5 family-friendly hiking trails in PEI

Wild raspberries, outdoor exercise equipment and Anne’s Haunted Wood await along these awesome family-friendly hiking trails in PEI.

The Black Marsh Nature Trail offers amazing views. Photo: Tourism PEI/John Sylvester The Black Marsh Nature Trail offers amazing views. Photo: Tourism PEI/John Sylvester

1. Bay Walk Trail, Summerside This 6.5-kilometre trail curves along the harbourfront, so you can check out everything from the beach and outdoor exercise equipment to views of the Confederation Bridge and Indian Head Lighthouse. Along the way, there are 21 interpretive panels to give you bite-sized info about local natural history, such as wetland plants, oyster fishing and ocean birds.

Go hiking: Water Street, from MacKenzie Drive to Harvard Street, Summerside Free>

2. Breadalbane Nature Trail, Breadalbane If your gang of happy hikers is looking for a bit of a challenge, consider the Breadalbane Nature Trail. This semi-rugged trail consists of two loops that total 6.5 kilometres, and parking at the Dixon Road Trailhead means you can do one loop and then decide if you’re up for hiking the other or going to call it a day. Both loops include boardwalks over small streams fringed with ferns, marsh grasses, wild raspberries (yum!) and hilly ravines. Keep your eyes peeled for squirrels, rabbits, muskrats and beavers.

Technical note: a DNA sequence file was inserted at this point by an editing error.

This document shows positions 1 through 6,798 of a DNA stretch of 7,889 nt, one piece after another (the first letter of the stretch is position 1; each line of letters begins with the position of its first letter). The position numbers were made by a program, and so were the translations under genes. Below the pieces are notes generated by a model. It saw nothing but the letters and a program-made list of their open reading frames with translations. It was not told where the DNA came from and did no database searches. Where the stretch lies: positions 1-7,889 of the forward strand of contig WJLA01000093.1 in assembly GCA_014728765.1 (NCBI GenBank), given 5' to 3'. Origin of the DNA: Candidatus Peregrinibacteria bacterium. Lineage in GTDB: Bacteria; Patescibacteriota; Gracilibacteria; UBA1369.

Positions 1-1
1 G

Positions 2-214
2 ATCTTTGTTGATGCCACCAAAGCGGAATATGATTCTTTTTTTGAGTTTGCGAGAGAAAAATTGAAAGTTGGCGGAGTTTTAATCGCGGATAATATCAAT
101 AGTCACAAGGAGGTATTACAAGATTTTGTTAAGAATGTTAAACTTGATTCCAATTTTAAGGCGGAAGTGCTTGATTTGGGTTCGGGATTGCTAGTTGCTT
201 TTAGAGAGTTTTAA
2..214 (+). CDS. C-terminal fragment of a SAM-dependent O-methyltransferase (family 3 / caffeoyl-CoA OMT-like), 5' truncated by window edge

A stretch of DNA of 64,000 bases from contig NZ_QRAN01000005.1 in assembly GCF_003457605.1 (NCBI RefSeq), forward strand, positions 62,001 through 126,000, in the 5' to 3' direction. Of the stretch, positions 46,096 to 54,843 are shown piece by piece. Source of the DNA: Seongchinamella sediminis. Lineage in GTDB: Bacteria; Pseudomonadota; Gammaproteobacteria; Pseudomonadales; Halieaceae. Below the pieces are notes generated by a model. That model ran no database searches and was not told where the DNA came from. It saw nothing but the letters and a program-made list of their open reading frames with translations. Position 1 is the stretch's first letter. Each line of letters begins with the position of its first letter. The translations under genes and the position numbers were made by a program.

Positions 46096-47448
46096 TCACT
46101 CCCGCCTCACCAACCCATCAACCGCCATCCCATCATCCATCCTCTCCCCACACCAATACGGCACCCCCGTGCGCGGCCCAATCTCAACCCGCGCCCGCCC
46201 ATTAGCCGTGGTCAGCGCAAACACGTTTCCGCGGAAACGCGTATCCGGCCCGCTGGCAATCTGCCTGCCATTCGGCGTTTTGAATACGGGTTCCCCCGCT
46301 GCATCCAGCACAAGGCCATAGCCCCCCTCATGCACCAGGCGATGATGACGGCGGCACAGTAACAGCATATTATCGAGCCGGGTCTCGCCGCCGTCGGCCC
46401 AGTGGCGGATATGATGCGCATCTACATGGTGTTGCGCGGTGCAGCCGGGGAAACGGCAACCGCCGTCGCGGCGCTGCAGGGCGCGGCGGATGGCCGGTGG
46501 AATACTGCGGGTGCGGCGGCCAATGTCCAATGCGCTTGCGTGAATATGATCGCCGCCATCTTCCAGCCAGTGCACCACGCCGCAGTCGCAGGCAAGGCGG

Go hiking: Dixon Road Route 246, Breadalbane Free>

3. Haunted Wood, Cavendish Hello, Anne of Green Gables fans: You just can’t pass up a chance to walk through the woods that inspired Anne’s “Haunted Wood.” At Green Gables Heritage Place, a national park site, stroll the gentle 0.9-kilometre trail, which is dotted with interpretive signs that highlight spots that were described in the series (who could forget Anne and Diana scaring themselves silly with all the ghosts they imagined?). Check out the Xplorers program, a free activity book aimed at kids ages six to 11 to help them explore the Green Gables site.

Go hiking: Green Gables Heritage Place, 8619 Route 6, Cavendish 902-963-7874 $19.60 per family>


4. Dromore Woodland Trails, Dromore The 1.3-kilometre Birding Loop circles through hardwood and mixed-wood forests that are home to boreal chickadees, grey jays, vireos and warblers. Once you’re back at the trailhead, you can head out again on the adjacent North Loop, a moderate two-kilometre trail that follows the Pisquid River (watch for slim silver fish called smelt in the spring) and has tons of mature pine trees. Tip: This is a great snowshoeing spot in winter.

Go hiking: Campbell Road, Dromore Free> 

5. Black Marsh Nature Trail In a province full of incredible vistas, North Cape offers one that shouldn’t be missed—think red cliffs, tidal pools and the longest rock reef in North America. Starting at the very northwest tip of the island, follow the 5.5-kilometre trail through the forest and past 80-metre-high windmills (the Wind Energy Institute of Canada wind farm takes advantage of the area’s blustery weather). While you take the boardwalk over the bog, keep an eye out for uncommon plants (orchids) and wildlife (bald eagles). If you’re in need of a meal at your hike’s end, Wind & Reef Restaurant specializes in fresh seafood dishes.

Go hiking: 21817 Route 12, North Cape, Tignish Free>

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